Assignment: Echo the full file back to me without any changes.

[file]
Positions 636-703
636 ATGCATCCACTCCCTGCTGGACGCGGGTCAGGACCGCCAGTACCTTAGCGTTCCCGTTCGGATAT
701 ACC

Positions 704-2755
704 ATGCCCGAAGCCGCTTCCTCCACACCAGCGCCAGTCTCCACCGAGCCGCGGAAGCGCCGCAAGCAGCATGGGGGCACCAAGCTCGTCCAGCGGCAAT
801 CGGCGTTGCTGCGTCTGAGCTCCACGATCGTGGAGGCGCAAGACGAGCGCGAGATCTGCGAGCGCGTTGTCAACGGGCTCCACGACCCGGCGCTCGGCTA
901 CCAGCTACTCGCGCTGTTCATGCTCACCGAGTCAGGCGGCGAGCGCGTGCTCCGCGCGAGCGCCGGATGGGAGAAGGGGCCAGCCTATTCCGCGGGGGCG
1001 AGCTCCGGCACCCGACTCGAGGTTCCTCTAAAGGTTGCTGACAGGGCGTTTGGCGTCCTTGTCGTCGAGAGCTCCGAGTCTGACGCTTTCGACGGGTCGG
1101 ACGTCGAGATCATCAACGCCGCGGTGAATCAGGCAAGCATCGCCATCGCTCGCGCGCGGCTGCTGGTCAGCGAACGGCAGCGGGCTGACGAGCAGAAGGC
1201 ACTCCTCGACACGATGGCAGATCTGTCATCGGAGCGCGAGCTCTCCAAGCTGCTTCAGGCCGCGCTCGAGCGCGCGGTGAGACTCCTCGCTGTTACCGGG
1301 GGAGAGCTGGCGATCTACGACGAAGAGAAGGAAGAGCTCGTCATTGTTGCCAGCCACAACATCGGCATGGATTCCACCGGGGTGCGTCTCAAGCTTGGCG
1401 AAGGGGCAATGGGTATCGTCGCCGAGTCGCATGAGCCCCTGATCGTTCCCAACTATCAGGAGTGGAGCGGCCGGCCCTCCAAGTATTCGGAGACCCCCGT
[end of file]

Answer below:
Positions 636-703
636 ATGCATCCACTCCCTGCTGGACGCGGGTCAGGACCGCCAGTACCTTAGCGTTCCCGTTCGGATAT
701 ACC

Positions 704-2755
704 ATGCCCGAAGCCGCTTCCTCCACACCAGCGCCAGTCTCCACCGAGCCGCGGAAGCGCCGCAAGCAGCATGGGGGCACCAAGCTCGTCCAGCGGCAAT
801 CGGCGTTGCTGCGTCTGAGCTCCACGATCGTGGAGGCGCAAGACGAGCGCGAGATCTGCGAGCGCGTTGTCAACGGGCTCCACGACCCGGCGCTCGGCTA
901 CCAGCTACTCGCGCTGTTCATGCTCACCGAGTCAGGCGGCGAGCGCGTGCTCCGCGCGAGCGCCGGATGGGAGAAGGGGCCAGCCTATTCCGCGGGGGCG
1001 AGCTCCGGCACCCGACTCGAGGTTCCTCTAAAGGTTGCTGACAGGGCGTTTGGCGTCCTTGTCGTCGAGAGCTCCGAGTCTGACGCTTTCGACGGGTCGG
1101 ACGTCGAGATCATCAACGCCGCGGTGAATCAGGCAAGCATCGCCATCGCTCGCGCGCGGCTGCTGGTCAGCGAACGGCAGCGGGCTGACGAGCAGAAGGC
1201 ACTCCTCGACACGATGGCAGATCTGTCATCGGAGCGCGAGCTCTCCAAGCTGCTTCAGGCCGCGCTCGAGCGCGCGGTGAGACTCCTCGCTGTTACCGGG
1301 GGAGAGCTGGCGATCTACGACGAAGAGAAGGAAGAGCTCGTCATTGTTGCCAGCCACAACATCGGCATGGATTCCACCGGGGTGCGTCTCAAGCTTGGCG
1401 AAGGGGCAATGGGTATCGTCGCCGAGTCGCATGAGCCCCTGATCGTTCCCAACTATCAGGAGTGGAGCGGCCGGCCCTCCAAGTATTCGGAGACCCCCGT